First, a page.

Publications by authors named "Laurent Sattler"

14 Publications

  • Page 1 of 1

Use of recombinant Von Willebrand factor during transcatheter aortic valve replacement in a patient with acquired von Willebrand syndrome.

Transfus Med 2021 Apr 24;31(2):142-144. Epub 2021 Feb 24.

Centre de Ressource et Compétence des Maladies Hémorragiques Constitutionnelles, Hôpitaux Universitaires de Strasbourg, Strasbourg, France.

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http://dx.doi.org/10.1111/tme.12765DOI Listing
April 2021

Higher anticoagulation targets and risk of thrombotic events in severe COVID-19 patients: bi-center cohort study.

Ann Intensive Care 2021 Jan 25;11(1):14. Epub 2021 Jan 25.

Service de Médecine Intensive Réanimation, Nouvel Hôpital Civil, Hôpitaux Universitaires de Strasbourg, 1, Place de l'Hôpital, 67091, Strasbourg Cedex, France.

Background: Thromboprophylaxis of COVID-19 patients is a highly debated issue. We aimed to compare the occurrence of thrombotic/ischemic events in COVID-19 patients with acute respiratory distress syndrome (ARDS) treated with either prophylactic or therapeutic dosage of heparin. All patients referred for COVID-19 ARDS in two intensive care units (ICUs) from two centers of a French tertiary hospital were included in our cohort study. Patients were compared according to their anticoagulant treatment to evaluate the risk/benefit of prophylactic anticoagulation versus therapeutic anticoagulation. Medical history, symptoms, biological data and imaging were prospectively collected.

Results: One hundred and seventy-nine patients (73% men) were analyzed: 108 in prophylactic group and 71 in therapeutic group. Median age and SAPS II were 62 [IQR 51; 70] years and 47 [IQR 37; 63] points. ICU mortality rate was 17.3%. Fifty-seven patients developed clinically relevant thrombotic complications during their ICU stay, less frequently in therapeutic group (adjusted OR 0.38 [0.14-0.94], p = 0.04). The occurrences of pulmonary embolism (PE), deep vein thrombosis (DVT) and ischemic stroke were significantly lower in the therapeutic group (respective adjusted OR for PE: 0.19 [0.03-0.81]; DVT: 0.13 [0.01-0.89], stroke: 0.06 [0-0.68], all p < 0.05). The occurrence of bleeding complications was not significantly different between groups, neither were ICU length of stay or mortality rate. D-dimer levels were significantly lower during ICU stay, and aPTT ratio was more prolonged in the therapeutic group (p < 0.05).

Conclusion: Increasing the anticoagulation of severe COVID-19 patients to a therapeutic level might decrease thrombotic complications without increasing their bleeding risk.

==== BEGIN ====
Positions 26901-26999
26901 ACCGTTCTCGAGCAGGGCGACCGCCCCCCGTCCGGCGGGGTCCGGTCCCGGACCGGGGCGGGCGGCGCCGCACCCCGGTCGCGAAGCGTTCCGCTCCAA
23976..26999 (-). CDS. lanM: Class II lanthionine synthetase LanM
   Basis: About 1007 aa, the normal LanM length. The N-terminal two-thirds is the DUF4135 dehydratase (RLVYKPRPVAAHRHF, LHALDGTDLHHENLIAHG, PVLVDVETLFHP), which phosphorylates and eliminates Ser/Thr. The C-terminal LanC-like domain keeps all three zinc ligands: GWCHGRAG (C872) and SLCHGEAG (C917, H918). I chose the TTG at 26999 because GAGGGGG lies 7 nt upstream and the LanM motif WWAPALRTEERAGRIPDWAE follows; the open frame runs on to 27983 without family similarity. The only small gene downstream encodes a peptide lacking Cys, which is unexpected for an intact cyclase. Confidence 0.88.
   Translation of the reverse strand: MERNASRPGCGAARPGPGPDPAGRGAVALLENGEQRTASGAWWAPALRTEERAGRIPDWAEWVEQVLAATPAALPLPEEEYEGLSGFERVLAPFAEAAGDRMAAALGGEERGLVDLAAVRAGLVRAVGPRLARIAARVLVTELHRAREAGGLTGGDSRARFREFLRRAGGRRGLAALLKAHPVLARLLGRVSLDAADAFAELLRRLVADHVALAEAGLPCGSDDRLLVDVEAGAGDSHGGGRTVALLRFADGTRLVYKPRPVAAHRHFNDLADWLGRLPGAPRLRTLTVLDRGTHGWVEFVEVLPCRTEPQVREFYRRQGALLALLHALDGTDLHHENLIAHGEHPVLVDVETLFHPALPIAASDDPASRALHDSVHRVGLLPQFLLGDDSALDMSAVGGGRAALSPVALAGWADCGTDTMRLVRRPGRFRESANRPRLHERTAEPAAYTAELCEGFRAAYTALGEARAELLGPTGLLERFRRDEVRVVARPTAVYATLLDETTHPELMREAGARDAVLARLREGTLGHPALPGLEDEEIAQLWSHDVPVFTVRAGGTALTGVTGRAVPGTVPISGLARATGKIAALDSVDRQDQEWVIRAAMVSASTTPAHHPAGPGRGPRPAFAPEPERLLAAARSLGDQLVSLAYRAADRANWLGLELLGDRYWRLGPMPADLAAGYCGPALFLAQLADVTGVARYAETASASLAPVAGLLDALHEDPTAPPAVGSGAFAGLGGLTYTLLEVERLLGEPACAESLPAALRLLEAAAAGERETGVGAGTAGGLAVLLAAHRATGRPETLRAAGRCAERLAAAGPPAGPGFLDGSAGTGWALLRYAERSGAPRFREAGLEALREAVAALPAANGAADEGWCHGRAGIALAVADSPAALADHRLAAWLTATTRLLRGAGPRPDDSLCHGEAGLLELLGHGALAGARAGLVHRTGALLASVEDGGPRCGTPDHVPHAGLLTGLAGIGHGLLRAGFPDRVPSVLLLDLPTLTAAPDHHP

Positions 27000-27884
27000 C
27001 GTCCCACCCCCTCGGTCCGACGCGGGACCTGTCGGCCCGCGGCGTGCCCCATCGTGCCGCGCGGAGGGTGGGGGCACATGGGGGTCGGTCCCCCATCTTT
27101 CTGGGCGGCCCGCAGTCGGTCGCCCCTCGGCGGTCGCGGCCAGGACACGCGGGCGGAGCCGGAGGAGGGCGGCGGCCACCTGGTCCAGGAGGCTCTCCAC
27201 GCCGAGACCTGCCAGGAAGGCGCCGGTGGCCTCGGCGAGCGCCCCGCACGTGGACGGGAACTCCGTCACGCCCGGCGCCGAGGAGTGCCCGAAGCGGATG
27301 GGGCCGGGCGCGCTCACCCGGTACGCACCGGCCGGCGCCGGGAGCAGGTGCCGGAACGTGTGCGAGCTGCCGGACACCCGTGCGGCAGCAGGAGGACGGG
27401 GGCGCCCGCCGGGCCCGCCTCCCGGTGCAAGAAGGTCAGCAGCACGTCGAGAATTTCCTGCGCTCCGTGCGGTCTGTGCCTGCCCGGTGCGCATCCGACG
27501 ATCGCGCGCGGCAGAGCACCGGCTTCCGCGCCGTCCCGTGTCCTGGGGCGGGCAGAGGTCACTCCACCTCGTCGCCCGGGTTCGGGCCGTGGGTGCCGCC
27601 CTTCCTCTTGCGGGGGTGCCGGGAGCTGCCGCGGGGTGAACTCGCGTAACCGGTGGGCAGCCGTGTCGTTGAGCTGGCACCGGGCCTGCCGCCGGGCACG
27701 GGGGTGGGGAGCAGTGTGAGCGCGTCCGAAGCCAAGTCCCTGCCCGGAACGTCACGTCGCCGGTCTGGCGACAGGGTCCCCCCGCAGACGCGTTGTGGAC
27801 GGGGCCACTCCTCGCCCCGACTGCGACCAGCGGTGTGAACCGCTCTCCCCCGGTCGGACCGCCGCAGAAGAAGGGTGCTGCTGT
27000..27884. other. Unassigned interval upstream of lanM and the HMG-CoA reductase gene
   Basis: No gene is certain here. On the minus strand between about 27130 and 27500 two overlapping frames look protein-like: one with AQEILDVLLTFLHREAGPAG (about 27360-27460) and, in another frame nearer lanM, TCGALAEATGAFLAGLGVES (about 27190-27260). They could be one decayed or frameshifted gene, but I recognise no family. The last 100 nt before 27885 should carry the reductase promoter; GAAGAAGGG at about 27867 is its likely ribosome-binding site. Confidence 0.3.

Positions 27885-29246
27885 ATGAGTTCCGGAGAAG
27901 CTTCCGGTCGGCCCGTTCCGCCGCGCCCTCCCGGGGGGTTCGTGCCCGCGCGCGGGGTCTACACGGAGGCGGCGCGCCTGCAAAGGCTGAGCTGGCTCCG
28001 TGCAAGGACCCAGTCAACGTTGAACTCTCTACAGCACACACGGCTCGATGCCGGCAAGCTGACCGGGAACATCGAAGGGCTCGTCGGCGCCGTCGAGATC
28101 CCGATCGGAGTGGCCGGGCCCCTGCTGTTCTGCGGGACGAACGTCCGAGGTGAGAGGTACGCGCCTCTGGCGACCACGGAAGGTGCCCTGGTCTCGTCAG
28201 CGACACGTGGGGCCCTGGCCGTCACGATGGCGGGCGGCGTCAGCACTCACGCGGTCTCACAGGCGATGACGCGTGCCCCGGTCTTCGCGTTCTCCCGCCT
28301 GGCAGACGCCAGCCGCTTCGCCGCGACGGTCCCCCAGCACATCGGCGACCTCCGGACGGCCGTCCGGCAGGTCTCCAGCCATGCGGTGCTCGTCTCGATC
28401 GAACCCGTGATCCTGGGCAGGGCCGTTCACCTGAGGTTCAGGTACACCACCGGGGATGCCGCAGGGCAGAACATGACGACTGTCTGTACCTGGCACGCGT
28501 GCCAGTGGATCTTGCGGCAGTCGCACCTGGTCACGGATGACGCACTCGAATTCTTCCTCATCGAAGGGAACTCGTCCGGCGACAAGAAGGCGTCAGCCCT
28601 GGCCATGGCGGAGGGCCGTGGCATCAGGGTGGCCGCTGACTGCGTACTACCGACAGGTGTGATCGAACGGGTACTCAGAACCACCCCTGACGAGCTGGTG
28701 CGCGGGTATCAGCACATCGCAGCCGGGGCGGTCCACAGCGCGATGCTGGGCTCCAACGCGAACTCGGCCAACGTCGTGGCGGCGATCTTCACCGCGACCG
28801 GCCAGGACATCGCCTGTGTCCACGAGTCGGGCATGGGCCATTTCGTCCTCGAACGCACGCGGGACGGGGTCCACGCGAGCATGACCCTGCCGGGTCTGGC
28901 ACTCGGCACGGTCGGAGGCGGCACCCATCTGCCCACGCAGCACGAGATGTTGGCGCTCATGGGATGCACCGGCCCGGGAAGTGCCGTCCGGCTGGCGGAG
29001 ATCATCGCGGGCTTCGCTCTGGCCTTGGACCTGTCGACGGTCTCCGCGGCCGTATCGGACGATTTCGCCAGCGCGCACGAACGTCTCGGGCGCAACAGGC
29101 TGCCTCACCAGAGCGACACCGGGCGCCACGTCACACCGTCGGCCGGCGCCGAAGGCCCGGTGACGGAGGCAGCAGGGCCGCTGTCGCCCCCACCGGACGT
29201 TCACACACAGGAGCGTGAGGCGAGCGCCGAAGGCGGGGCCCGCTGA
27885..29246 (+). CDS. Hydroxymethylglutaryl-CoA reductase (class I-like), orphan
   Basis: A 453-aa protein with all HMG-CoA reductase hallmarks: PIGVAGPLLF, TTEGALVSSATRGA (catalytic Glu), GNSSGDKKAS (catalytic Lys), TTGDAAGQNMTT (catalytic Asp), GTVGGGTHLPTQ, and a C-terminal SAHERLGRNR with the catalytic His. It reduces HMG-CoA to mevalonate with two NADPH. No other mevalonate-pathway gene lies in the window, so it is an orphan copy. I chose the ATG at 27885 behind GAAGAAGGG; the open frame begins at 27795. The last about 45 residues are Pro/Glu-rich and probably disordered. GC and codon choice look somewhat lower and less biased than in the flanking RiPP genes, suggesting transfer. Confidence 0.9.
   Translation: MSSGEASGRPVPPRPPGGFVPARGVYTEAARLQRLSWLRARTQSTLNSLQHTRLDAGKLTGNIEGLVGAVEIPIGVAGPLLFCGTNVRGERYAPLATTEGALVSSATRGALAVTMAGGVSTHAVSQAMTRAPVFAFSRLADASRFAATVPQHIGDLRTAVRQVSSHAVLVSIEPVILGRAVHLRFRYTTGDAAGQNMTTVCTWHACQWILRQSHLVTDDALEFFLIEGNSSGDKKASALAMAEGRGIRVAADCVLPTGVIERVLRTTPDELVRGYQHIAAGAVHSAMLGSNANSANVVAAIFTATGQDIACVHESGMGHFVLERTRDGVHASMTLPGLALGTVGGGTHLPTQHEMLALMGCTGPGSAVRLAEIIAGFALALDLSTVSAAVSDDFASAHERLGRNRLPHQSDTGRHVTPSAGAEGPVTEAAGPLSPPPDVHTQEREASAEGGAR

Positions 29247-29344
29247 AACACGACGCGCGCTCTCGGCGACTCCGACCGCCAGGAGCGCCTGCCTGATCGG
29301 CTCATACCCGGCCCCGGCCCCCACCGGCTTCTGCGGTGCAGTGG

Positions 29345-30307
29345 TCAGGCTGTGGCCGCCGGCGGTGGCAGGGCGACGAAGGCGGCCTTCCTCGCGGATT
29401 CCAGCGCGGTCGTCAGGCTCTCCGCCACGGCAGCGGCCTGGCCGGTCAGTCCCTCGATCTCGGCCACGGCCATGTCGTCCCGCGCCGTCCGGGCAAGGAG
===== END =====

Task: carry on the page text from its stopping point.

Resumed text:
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http://dx.doi.org/10.1186/s13613-021-00809-5DOI Listing
http://www.ncbi.nlm.nih.gov/pmc/articles/PMC7829649PMC
January 2021

D-Dimers Level as a Possible Marker of Extravascular Fibrinolysis in COVID-19 Patients.

J Clin Med 2020 Dec 24;10(1). Epub 2020 Dec 24.

Division of Cardiovascular Medicine, Nouvel Hôpital Civil, Strasbourg University Hospital, 67000 Strasbourg, France.

Background And Objective: Host defence mechanisms to counter virus infection include the activation of the broncho-alveolar haemostasis. Fibrin degradation products secondary to extravascular fibrin breakdown could contribute to the marked increase in D-Dimers during COVID-19. We sought to examine the prognostic value on lung injury of D-Dimers in non-critically ill COVID-19 patients without thrombotic events.

Methods: This study retrospectively analysed hospitalized COVID-19 patients classified according to a D-Dimers threshold following the COVID-19 associated haemostatic abnormalities (CAHA) classification at baseline and at peak (Stage 1: D-Dimers less than three-fold above normal; Stage 2: D-Dimers three- to six-fold above normal; Stage 3: D-Dimers six-fold above normal). The primary endpoint was the occurrence of critical lung injuries on chest computed tomography. The secondary outcome was the composite of in-hospital death or transfer to the intensive care unit (ICU).

Results: Among the 123 patients included, critical lung injuries were evidenced in 8 (11.9%) patients in Stage 1, 6 (20%) in Stage 2 and 15 (57.7%) in Stage 3 ( = 0.001). D-Dimers staging at peak was an independent predictor of critical lung injuries regardless of the inflammatory burden assessed by CRP levels (OR 2.70, 95% CI (1.50-4.86); < 0.001) and was significantly associated with increased in-hospital death or ICU transfer (14.9 % in Stage 1, 50.0% in Stage 2 and 57.7% in Stage 3 ( < 0.001)). D-Dimers staging at peak was an independent predictor of in-hospital death or ICU transfer (OR 2.50, CI 95% (1.27-4.93); = 0.008).

Conclusions: In the absence of overt thrombotic events, D-Dimers quantification is a relevant marker of critical lung injuries and dismal patient outcome.